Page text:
The Analysis of Amniotic Fluid Embolism Cases Confirmed by the Forensic Autopsy
|Keywords:||羊水栓塞;司法解剖;法醫;醫療糾紛;孕產婦死亡;amniotic fluid embolism;forensic autopsy;forensic pathologist;medical dispute;pregnancy- related maternal death||Issue Date:||2012||Abstract:||
Foreword: Although the amniotic fluid embolism (AFE) has extremely low probability, it is actually an item of obstetric complication which is very difficult to prevent or process, and cause inevitable fast death. It occurs frequently in the peripartum period. The clinical manifestations of such cases may be sudden collapse, hypotension, cardiopulmonary failure, or massive hemorrhage. Till now, there was not effective method or test to predict it to occur. The forensic autopsy seems the best and only method to confirm the diagnosis of AFE. The report of forensic autopsy is also the best evidence which the judge determines the medical malpractice or not. The author attempts to more thorough understand the AFE by study the cases that confirmed by the forensic autopsy. We try to discuss the cases of AFE from the two different viewpoints of clinician and forensic pathologist. We hope this article will become a reference for them in the future.
Materials and methods: Forty seven cases were collected from the database of Institute of Forensic Medicine, Ministry of Justice from Jan 1, 1999 to Dec 31, 2007. All cases were AFE as cause of death and confirmed by the forensic autopsy. An addition case of AFE who was met by the author in 2009, altogether 48 cases was analyzed. We analyze and discuss the age, nationality, native place, medical history, obstetric history, gestational age of the cases. The fetus condition, delivery method, indication of labor, the place to happen, the death place of mother, the gross and microscopic findings of autopsy, and the differential diagnosis of death were also included.
Results: The most cases fall in the range of 30 to 35 years old women with 39 or 40 gestational weeks. Primiparas are more than multiparas. The delivery methods are 27 cases by vaginal delivery, 17 cases by schedule cesarean section and four cases by emergency operation. The fetuses are 21 boys and 17 girls, two pairs of male and female twins, one pair of two female twins, and unrecorded in 10 fetuses. The locations of AFE occurrence are 27 cases in clinic, 19 cases in hospital, and two cases in medical center. The declaration of death was done for 30 cases in medical center, 18 in hospital, but none was done in clinic. The AFE occurs before childbirth in 17 cases, within 30 minutes in 11 cases with fetal mortality rate 18.18% and more than a half hour in six cases with fetal mortality rate as high as 83.33%. The numbers of cases that AFE occurred postpartum is 31, within two hours in 19, and more than two hours in 12. Twenty seven victims had survival interval less than six hours. There are 10 cases having associated autopsied findings in addition to AFE: cervical laceration, hepatic laceration, brain herniation, pulmonary embolism, internal bleeding, placenta accreta, and myocarditis. The other 34 cases have no other significant finding. One case has only blood examination due to family unwilling to receive autopsy. In the other 45 autopsy, there is just one case which has no evidence of AFE in gross finding and the microscopic review. In the two cases above, AFE was still the final diagnosis that was made by the forensic pathologist depending on the clinical manifestations recorded on the medical charts.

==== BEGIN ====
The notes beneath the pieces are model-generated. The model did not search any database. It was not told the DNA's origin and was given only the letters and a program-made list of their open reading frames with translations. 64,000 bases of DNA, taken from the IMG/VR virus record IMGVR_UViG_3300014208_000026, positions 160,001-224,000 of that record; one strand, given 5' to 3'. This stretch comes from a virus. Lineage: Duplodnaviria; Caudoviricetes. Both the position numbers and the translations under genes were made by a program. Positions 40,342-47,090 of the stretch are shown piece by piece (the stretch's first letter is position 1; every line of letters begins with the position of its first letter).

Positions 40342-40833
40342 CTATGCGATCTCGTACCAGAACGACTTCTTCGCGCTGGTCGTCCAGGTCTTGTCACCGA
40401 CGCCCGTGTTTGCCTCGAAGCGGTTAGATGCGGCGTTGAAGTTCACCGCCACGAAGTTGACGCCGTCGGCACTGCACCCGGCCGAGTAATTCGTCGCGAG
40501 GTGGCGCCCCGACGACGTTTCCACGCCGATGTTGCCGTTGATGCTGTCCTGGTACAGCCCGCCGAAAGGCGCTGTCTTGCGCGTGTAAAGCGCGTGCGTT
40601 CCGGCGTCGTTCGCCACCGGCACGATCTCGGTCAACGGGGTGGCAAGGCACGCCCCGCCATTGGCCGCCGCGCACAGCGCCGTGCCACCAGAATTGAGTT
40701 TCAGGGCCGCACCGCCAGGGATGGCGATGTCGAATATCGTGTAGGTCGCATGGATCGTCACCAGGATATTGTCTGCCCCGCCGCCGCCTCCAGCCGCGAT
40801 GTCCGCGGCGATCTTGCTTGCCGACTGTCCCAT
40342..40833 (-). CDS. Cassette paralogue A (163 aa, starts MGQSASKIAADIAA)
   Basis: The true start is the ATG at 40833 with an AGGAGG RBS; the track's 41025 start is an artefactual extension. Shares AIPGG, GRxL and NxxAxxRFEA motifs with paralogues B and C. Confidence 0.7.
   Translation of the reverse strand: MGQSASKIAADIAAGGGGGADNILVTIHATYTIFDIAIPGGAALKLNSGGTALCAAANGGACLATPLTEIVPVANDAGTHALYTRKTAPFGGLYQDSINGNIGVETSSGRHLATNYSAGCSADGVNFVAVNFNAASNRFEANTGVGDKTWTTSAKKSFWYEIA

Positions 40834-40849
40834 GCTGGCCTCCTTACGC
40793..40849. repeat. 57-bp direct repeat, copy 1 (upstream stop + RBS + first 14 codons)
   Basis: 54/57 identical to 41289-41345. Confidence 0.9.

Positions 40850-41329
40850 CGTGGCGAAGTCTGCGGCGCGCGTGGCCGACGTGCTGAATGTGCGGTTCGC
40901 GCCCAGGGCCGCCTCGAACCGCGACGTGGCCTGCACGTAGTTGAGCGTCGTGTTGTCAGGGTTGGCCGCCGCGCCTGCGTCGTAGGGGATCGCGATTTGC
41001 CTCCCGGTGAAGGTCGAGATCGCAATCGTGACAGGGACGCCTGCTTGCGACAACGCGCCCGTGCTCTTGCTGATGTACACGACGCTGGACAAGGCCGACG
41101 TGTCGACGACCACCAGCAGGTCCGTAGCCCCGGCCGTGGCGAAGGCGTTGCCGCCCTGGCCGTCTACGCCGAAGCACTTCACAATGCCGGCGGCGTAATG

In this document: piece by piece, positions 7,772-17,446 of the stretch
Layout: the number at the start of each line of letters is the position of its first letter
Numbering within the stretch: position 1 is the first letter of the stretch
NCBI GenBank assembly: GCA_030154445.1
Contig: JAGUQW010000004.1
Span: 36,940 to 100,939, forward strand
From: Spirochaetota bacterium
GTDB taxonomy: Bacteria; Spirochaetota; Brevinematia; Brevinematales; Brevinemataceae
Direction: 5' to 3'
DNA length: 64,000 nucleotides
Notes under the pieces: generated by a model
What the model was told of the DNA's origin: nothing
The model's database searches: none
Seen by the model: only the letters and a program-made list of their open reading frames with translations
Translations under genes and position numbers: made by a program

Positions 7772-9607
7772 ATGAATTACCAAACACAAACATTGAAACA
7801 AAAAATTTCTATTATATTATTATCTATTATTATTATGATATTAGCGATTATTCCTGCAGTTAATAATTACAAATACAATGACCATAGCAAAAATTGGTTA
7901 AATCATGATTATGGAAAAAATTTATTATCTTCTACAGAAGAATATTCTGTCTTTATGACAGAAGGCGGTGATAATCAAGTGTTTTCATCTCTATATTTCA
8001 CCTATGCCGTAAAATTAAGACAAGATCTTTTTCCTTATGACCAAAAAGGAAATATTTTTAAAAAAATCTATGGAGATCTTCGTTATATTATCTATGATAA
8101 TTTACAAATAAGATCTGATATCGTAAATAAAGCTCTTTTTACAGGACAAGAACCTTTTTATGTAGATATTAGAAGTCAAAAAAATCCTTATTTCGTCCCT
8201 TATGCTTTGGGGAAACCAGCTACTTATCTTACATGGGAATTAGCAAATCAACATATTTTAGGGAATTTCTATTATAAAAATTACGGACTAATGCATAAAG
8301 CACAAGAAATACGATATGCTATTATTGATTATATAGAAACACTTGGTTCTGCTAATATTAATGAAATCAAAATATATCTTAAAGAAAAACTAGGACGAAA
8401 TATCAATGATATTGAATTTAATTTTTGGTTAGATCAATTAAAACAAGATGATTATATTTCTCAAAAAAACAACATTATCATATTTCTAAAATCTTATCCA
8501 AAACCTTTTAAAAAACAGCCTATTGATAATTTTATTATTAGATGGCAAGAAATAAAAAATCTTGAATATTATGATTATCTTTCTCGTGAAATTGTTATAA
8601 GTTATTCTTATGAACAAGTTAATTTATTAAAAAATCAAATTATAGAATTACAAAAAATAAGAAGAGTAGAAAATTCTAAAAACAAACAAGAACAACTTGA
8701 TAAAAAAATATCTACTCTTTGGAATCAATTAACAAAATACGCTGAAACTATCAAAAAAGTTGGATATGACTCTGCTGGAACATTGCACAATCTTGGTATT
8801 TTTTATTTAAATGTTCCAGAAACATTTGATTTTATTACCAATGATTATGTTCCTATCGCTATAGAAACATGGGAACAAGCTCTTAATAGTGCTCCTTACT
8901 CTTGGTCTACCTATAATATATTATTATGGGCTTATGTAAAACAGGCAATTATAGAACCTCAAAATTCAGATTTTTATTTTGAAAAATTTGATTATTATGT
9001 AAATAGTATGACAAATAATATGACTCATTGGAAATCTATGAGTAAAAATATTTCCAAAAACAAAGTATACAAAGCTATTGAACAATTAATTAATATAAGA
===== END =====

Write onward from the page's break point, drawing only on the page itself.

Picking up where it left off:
Discussion: From clinician''s viewpoint, about one fourth such cases won’t have the evidence of fetal or amniotic materials in maternal lungs. But some pathologists insist that the AFE diagnosis must have fetal or amniotic fluid components in histopathological examination of lung sections. However, AFE should be considered but not confirmed when we just find out some fetal cells or amniotic fluid components in blood samples from pulmonary arteries or right ventricle. Due to clinician and forensic pathologist having the different standpoints, so even in the definite AFE was made after forensic autopsy performed, there would be different opinion between the clinician and forensic pathologist. If detail information of clinical manifestations and autopsied findings in such cases were collected, it should be helpful to make accurate diagnosis of AFE.
Conclusion: Equivocal conclusion will lead to the inexhaustible argument! It also will possibly let the public prosecutor or judge''s volition become the sole criterion to determine right and wrong! This article does not give any comment about the quality of investigation report by forensic pathologist. We just hope the standard criteria or procedure to confirm AFE will be established soon after this discussion, regardless in clinic or forensic medicine.
|Appears in Collections:||法醫學科所|
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